A dark past for a bright future in the Ecuadorian Amazon

Raised of $6,070 Goal
Ended on 6/27/17
Campaign Ended
  • $411
  • 7%
  • Finished
    on 6/27/17

About This Project

Terra preta soil, made by humans 1-2000 years ago, contains charcoal - known as "biochar" - that helps retain soil nutrients. Little is known about biochar effects in the tropics, particularly to aid forest restoration. We propose to apply biochar to native tree plantations, and to assess soil properties, soil organisms, and tree growth in experiments and in forests with terra preta soil in Ecuador. Biochar has potential to directly aid forest restoration and take pressure off natural forests.

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What is the context of this research?

The Ecuadorian Amazon is threatened by deforestation. In this region, once the forest is gone the soil productivity decays dramatically, due to the poor nutrient availability. Paradoxically, in the Brazilian Amazon, very fertile dark “terra preta” soils were first discovered. These anthrosols have high carbon content; their discovery has motivated a great amount of research on charcoal, and coining of the term biochar. However, most current research is in temperate regions, even though the idea was first discovered in Amazonia. Also, very little is known about the insects most immediately impacted by biochar addition. We will implement long-term silvicultural plots, to measure soil physical, chemical, and biological responses to biochar, comparing them with terra preta characteristics.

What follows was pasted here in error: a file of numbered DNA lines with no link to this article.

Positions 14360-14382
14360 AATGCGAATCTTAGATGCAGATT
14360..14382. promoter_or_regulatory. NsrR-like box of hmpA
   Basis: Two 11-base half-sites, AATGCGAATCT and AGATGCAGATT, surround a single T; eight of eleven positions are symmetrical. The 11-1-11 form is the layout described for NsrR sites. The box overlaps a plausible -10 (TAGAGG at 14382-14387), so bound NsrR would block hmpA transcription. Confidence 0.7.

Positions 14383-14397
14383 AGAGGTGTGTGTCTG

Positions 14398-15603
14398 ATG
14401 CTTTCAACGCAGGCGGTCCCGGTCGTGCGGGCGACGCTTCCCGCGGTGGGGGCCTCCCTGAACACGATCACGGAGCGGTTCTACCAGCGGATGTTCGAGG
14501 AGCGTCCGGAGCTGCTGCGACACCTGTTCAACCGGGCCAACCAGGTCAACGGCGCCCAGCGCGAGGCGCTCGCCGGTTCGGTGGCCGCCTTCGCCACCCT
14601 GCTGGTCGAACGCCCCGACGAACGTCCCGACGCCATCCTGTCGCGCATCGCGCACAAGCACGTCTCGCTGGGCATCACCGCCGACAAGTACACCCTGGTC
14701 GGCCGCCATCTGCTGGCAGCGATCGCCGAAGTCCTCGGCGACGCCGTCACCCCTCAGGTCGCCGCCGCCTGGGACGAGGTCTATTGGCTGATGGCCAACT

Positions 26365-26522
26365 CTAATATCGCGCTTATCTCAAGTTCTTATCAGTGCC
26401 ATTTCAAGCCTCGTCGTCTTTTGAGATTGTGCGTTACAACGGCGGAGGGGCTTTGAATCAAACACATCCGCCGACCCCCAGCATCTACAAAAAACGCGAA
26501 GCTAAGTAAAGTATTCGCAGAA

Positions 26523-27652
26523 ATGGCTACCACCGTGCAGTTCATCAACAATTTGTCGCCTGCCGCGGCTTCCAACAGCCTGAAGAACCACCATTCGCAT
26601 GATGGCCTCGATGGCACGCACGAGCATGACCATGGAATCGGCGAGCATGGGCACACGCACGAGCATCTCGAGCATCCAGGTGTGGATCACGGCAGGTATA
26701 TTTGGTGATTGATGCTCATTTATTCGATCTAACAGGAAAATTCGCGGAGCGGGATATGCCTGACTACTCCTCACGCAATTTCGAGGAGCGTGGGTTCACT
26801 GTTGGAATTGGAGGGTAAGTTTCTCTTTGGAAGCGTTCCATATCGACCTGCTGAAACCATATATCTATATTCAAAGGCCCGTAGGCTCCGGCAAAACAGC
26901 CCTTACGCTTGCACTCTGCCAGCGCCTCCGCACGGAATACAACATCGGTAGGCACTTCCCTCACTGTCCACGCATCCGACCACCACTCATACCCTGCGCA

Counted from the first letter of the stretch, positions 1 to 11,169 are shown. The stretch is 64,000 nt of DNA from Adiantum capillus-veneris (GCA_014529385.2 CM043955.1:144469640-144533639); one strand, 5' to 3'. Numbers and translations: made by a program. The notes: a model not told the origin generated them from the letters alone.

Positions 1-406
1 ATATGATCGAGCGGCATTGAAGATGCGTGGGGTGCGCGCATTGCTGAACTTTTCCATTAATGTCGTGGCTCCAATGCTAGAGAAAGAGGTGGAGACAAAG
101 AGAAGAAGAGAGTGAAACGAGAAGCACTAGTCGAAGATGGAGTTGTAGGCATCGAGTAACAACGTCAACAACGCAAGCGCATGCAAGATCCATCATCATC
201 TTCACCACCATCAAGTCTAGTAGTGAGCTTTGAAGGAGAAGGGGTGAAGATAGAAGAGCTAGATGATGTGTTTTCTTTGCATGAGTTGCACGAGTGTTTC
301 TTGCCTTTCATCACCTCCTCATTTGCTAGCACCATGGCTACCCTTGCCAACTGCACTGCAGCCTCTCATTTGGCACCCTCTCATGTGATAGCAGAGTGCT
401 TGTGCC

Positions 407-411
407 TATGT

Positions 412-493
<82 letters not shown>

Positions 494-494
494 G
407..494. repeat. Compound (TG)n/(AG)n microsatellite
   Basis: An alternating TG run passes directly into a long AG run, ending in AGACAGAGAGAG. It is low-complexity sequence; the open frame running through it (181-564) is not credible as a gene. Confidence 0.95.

What is the significance of this project?

With your support we will implement the first study of biochar in the Ecuadorian Amazon rain forest. The project will involve additions of biochar in native tree plantations used in forest restoration to analyze the role of biochar in enhancing soil fertility and tree growth. With the help of local students, we will also analyze changes of soil insect communities (ants, crickets, beetles) in the field in response to biochar additions, to better understand these heroes of biodiversity and soil bioturbation. In addition, soils and insect communities of biochar-addition plots will be compared with Ecuadorian terra preta associated with Amazonian millennial cultures.

What are the goals of the project?

The project aims to generate alternatives for deforestation in the Ecuadorian Amazon, by enhancing productivity of already logged areas for timber and the productivity of non-timber forest products, as well as recognizing invertebrate bioindicators for biochar in the tropics. With your support we will:

· Generate biochar from an early secondary forest source (Pollalesta discolor), that is generally used to make boxes, leaving small pieces as left over from this activity.

· Amend 10mX10m plots with biochar in native tree species plantations.

· Develop taxonomic skill in beginner entomologists, who are local students from Universidad Estatal Amazónica.

· Make laboratory experiments that will tests insect preferences to various physical and chemical soil conditions.


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To realize this project, Universidad Estatal Amazónica (UEA) will provide insect identification facilities and native tree plantations located inside the Center for Research, Graduate studies and Amazon Conservation (CIPCA), part of UEA. The University of Toronto will cover the PLFA analysis. However, transportation in the field, kiln fabrication, wood waste purchase, laboratory tests, insect sorting, as well as travel expenses will still need the help of people who are interested in supporting the expansion of science.

The funds requested will serve to: start the field season in Ecuador on July 2017, start biochar production, and contribute to travel and food expenses for beginner entomologist from local communities. Extra funding will be needed for transportation to the local dark soil sites and field assistants. That is why we are also applying for other grants, which are not guaranteed and will be available in further stages of the research process.

Endorsed by